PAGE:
Category "Conference Proceedings"
Category "Peer Production"
June 21, 2005
Authority Models for Collaborative Authoring
Krowne, Aaron, and Anil Bazaz. “Authority Models for Collaborative Authoring.” HICSS 2004 Proceedings. Jan. 2004. http://br.endernet.org/~akrowne/my_papers/authority_models/authority_models.pdf. 20 June 2005.
Krowne and Bazaz conducted an empirical study to research which authority model works best in a Commons-Based Peer Production (CBPP) environment. The CBPP in question was PlanetMath, which is powered by the wiki-like Noosphere interface. They recruited 25 mathematics students and asked them to contribute to the project over a period of six days. Noosphere typically operates with a hybrid authority model that is a combination of the two models researched, and so it was easily altered to offer only one model to users during each three-day section of the study. The two authority models in question are defined as follows:
- owner-centric: assumes an owner of each entry. Other users may suggest changes, but only the owner can apply the changes, and only he can grant other users ‘edit’ access to the entry (Krowne, 7). This model assumes that the owner is the subject-matter expert, and that all other users will defer to that expertise. This model will initially produce highly cohesive product with lower coverage.
- free-form: allows anyone to edit any entry at any time. (Ex: Wikipedia) It assumes that all users are on the same level, and that expertise will be universally recognized and deferred to. This model may initially produce high coverage with lower cohesion.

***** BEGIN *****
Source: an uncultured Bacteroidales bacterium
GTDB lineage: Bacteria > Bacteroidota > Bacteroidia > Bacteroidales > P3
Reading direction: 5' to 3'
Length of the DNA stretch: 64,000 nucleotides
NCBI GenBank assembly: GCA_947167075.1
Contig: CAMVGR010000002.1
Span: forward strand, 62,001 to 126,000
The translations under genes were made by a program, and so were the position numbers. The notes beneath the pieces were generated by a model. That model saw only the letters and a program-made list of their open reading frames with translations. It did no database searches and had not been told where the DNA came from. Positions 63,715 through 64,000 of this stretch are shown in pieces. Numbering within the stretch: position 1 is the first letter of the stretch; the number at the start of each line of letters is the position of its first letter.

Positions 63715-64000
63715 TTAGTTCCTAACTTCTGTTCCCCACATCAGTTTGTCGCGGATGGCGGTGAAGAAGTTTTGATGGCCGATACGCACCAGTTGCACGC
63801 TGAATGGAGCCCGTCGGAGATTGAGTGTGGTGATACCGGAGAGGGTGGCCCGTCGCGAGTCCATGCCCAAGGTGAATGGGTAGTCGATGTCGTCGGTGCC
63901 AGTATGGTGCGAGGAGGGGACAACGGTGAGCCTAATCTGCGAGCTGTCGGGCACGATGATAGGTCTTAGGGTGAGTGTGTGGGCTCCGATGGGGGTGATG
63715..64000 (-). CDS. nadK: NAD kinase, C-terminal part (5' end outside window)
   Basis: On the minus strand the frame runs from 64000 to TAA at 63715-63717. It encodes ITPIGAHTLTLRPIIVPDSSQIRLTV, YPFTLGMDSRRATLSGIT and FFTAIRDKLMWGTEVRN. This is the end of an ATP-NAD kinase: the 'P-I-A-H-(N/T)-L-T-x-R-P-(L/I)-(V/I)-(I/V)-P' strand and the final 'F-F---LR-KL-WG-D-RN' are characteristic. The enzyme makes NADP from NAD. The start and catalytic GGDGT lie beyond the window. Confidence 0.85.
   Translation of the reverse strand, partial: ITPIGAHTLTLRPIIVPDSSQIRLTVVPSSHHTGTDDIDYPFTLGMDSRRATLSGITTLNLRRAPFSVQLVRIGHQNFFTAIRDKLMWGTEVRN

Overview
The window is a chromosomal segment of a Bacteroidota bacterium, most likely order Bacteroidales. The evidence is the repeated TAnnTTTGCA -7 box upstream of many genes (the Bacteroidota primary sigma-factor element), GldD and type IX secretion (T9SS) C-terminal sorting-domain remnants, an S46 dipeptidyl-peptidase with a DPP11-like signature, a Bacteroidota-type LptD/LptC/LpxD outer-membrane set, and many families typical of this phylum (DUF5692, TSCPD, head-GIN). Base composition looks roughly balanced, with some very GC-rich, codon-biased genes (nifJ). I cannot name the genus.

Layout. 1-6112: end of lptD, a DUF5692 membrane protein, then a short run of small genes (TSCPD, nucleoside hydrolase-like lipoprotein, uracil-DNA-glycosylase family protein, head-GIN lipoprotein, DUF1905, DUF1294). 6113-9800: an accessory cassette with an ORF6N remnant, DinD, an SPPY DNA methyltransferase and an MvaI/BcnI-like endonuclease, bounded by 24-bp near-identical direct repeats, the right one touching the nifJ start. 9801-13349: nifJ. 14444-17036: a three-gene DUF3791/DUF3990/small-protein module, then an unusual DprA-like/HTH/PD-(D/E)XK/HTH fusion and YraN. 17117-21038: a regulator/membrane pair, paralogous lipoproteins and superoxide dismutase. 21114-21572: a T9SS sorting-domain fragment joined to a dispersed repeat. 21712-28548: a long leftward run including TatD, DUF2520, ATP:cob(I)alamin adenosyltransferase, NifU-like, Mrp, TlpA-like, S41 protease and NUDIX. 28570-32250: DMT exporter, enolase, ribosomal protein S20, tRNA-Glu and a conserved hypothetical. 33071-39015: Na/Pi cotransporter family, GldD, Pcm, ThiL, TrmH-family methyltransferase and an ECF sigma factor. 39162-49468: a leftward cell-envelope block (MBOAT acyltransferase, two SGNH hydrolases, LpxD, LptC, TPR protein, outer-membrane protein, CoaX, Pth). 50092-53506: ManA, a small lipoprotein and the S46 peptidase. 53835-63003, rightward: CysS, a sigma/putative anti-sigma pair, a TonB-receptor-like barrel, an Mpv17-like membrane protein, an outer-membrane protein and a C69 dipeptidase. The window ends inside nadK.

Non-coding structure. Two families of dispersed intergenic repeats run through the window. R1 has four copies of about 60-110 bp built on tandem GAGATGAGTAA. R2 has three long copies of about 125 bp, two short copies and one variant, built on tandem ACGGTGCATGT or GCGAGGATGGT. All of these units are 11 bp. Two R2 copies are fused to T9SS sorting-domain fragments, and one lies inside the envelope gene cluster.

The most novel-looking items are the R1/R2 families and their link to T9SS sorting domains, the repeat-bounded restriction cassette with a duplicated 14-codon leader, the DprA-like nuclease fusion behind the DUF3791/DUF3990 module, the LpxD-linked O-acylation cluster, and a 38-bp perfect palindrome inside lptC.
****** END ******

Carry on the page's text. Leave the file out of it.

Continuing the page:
The exit survey indicated that while “the free-form model is the most productive, the owner-centric model is preferred by users. However, a significant fraction of users depart from a preference for the owner-centric model (about a third), indicating that there is probably a place for supporting the free-form model as well” (IV). The authors suggest that if production (economic reality) is paramount over users feelings, then the free-form model is appropriate for a project (as demonstrated by corporate wikis). In environments where users are not obligated to contribute and thus their feelings are more important, the owner-centric model may be an appropriate default.
They also noted that “swift trust” did not develop over the course of the project. Their hypothesis had supposed it would as participants noted the quality of each others work, but instead production dropped from 30 instances in the first half of the study to 4 in the second half. They posit that since the theory of swift trust was not developed for a commons-based setting, perhaps it does not apply to it.